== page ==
Use expressions, variables, and constants.
Use flow control statements.
Use object-oriented programming techniques.
This chapter is intended for readers who have little or no direct programming experience. It’s designed to give a brief overview of some basic programming concepts that will help you better understand the examples presented throughout the book. Readers with programming experience might wish to skip this chapter and move on to Chapter 4.
Although this chapter provides an overview of basic programming concepts, I encourage readers with little hands-on programming experience to use other resources to supplement this information. These resources include books on programming basics, Web sites such as the Microsoft Developer Network site (http://msdn.microsoft.com), and newsgroups and mailing lists that can be helpful to the inexperienced. (Microsoft maintains a large number of newsgroups on development topics related to Microsoft tools at http://msdn.microsoft.com/newsgroups/. You can read from and post to these newsgroups using a newsreader such as Outlook Express.) And the ASP.NET development team at Microsoft has just launched a set of discussion forums on ASP.NET that promise to be a great resource as well. These forums can be found at http://www.asp.net/forums/. Of course, one of the best (and most overlooked) resources for programming concepts in C# is the MSDN documentation that ships with Microsoft Visual C# .NET (a subset of which is also available as part of the quarterly MSDN library, which can be ordered from http://msdn.microsoft.com/subscription). The MSDN documentation contains samples, tutorials, language references, and specifications for C#, Microsoft Visual Basic .NET, managed extensions for C++, and JScript .NET.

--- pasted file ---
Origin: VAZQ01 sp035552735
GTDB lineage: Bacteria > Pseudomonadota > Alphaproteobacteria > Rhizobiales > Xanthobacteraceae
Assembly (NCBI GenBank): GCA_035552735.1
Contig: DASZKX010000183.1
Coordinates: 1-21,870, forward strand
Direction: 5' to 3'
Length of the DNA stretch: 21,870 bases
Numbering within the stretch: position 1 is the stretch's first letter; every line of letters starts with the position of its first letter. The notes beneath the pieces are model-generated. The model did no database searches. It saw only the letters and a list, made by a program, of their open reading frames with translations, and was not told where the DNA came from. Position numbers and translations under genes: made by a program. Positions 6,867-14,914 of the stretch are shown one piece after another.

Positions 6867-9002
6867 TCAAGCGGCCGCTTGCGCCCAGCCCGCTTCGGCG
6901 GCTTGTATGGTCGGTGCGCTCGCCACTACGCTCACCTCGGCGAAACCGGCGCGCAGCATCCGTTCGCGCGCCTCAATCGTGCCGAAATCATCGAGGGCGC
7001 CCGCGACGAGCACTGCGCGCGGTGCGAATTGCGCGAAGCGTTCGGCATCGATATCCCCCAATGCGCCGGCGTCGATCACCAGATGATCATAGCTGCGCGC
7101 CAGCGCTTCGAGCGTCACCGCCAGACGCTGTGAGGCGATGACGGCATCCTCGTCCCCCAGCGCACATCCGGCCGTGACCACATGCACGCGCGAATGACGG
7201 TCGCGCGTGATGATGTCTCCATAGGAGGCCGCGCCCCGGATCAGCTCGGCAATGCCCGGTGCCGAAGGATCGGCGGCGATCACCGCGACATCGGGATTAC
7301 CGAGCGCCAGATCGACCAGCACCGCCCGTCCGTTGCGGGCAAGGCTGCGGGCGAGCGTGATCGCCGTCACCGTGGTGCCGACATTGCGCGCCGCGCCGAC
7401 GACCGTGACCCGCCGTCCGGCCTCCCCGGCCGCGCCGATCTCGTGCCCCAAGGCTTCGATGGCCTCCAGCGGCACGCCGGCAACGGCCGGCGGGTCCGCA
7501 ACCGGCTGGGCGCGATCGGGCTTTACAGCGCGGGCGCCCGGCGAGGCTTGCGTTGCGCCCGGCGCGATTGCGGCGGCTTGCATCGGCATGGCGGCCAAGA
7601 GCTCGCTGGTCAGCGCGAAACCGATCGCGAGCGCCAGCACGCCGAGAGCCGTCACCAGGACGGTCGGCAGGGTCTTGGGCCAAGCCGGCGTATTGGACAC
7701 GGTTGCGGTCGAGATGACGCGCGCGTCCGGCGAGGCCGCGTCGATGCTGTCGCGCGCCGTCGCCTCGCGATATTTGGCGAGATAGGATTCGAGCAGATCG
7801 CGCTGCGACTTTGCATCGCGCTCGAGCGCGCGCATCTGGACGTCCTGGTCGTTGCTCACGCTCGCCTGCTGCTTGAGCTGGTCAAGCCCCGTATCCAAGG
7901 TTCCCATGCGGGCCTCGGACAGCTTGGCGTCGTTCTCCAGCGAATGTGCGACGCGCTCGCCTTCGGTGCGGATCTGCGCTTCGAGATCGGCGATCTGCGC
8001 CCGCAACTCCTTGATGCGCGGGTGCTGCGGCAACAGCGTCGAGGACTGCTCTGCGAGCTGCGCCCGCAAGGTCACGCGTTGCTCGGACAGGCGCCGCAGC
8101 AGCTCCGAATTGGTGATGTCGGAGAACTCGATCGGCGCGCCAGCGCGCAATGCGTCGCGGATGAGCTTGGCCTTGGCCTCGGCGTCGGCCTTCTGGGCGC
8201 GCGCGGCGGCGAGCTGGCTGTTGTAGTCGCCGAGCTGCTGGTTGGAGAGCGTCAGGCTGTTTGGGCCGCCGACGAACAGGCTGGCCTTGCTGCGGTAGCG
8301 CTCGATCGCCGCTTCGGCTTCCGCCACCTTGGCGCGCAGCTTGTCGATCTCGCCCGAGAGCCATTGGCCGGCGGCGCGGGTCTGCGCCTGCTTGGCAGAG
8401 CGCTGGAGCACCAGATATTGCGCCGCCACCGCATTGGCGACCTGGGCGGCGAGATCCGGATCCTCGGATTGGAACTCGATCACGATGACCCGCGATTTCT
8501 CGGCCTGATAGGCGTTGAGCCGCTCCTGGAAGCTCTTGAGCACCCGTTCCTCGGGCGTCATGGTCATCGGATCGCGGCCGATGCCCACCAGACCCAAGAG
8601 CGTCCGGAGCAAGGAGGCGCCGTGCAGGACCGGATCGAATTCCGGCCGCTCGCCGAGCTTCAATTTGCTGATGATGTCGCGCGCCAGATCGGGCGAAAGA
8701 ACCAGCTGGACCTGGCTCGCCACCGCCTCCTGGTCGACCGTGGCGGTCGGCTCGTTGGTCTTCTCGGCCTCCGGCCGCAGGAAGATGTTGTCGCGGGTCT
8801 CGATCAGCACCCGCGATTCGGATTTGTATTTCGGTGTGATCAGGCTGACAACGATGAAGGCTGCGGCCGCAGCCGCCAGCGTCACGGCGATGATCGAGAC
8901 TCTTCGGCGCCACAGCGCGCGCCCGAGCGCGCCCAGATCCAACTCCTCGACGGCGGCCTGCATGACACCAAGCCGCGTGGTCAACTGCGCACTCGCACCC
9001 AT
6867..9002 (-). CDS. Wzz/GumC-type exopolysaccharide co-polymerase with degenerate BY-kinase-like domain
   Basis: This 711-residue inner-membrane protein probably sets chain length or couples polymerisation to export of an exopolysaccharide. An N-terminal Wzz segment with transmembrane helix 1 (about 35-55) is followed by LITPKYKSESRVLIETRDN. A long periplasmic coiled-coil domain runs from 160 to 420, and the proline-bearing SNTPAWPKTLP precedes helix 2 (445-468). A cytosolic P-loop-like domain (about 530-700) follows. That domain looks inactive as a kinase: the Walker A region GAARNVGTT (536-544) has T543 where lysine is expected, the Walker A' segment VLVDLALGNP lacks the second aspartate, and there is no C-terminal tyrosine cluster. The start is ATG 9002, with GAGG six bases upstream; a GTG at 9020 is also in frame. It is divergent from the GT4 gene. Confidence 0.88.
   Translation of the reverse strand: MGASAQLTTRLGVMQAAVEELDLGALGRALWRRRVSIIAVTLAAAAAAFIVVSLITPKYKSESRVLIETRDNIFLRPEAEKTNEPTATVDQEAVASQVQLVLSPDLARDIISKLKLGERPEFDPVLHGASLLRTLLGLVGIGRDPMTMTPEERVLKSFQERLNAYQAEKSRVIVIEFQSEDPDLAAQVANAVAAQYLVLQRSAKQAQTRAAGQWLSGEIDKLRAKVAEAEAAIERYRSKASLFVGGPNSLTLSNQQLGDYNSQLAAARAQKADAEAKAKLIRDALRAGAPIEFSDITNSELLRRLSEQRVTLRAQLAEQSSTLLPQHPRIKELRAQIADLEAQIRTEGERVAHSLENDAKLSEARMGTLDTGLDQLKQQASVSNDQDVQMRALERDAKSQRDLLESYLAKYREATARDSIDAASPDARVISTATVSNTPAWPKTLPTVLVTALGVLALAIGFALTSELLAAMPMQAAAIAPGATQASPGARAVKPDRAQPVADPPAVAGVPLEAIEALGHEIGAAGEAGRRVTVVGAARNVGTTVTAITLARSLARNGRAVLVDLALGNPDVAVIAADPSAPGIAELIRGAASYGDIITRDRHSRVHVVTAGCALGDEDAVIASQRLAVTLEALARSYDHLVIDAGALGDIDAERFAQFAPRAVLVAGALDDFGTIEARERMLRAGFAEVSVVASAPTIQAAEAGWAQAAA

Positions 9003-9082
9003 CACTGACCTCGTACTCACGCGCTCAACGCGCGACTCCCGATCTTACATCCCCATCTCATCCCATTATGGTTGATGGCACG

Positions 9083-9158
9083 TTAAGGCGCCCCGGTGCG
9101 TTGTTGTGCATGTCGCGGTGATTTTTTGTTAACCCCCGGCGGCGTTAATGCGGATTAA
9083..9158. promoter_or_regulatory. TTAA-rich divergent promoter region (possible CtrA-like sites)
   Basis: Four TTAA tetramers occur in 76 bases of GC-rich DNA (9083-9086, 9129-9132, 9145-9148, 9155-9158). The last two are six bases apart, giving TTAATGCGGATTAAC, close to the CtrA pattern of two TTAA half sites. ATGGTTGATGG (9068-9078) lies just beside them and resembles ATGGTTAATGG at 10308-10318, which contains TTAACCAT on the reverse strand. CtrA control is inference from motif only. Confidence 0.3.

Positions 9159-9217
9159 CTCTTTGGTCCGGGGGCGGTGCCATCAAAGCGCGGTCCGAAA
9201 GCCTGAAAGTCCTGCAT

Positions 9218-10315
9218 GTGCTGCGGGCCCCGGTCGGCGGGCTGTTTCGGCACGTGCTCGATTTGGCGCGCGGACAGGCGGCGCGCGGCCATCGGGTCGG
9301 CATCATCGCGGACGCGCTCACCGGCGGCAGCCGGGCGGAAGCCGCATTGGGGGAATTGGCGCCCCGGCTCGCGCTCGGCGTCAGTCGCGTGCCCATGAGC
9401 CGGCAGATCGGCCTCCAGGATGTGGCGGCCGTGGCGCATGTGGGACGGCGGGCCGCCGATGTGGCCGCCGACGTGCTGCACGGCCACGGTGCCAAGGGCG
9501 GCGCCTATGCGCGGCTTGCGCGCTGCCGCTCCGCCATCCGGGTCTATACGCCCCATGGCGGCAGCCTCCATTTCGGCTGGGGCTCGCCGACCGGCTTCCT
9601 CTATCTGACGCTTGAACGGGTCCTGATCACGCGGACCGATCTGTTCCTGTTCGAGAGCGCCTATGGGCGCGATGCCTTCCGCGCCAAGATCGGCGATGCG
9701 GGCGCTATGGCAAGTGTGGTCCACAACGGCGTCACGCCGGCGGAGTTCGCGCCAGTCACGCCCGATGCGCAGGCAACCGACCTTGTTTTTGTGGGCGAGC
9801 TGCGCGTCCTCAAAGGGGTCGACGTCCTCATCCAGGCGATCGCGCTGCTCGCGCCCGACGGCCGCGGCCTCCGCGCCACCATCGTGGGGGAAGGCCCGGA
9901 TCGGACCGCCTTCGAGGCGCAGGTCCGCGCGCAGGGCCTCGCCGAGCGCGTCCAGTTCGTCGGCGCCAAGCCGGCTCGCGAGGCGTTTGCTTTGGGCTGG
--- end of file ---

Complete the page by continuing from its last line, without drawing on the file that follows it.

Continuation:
This chapter will discuss how these basic programming concepts apply to ASP.NET, and how you can use them to create effective ASP.NET applications. Although most of these concepts aren’t language-specific, there are some subtle differences in how they’re implemented in C# vs. Visual Basic .NET or other .NET languages.
In ASP.NET, all code is contained in either Web Forms pages, code- behind modules, or modules that make up class libraries that are external to your ASP.NET applications. The term module in this sense refers to the .cs file that contains the code.
A class, as you’ll see in “Using Classes as Containers for Code” later in this chapter, is a special type of code container that provides a number of useful features. Classes are contained within modules (that is, files with the extension .cs).
A namespace contains one or more classes and can be defined in one or more modules. Namespaces can be used to prevent name collisions when two classes have the same name.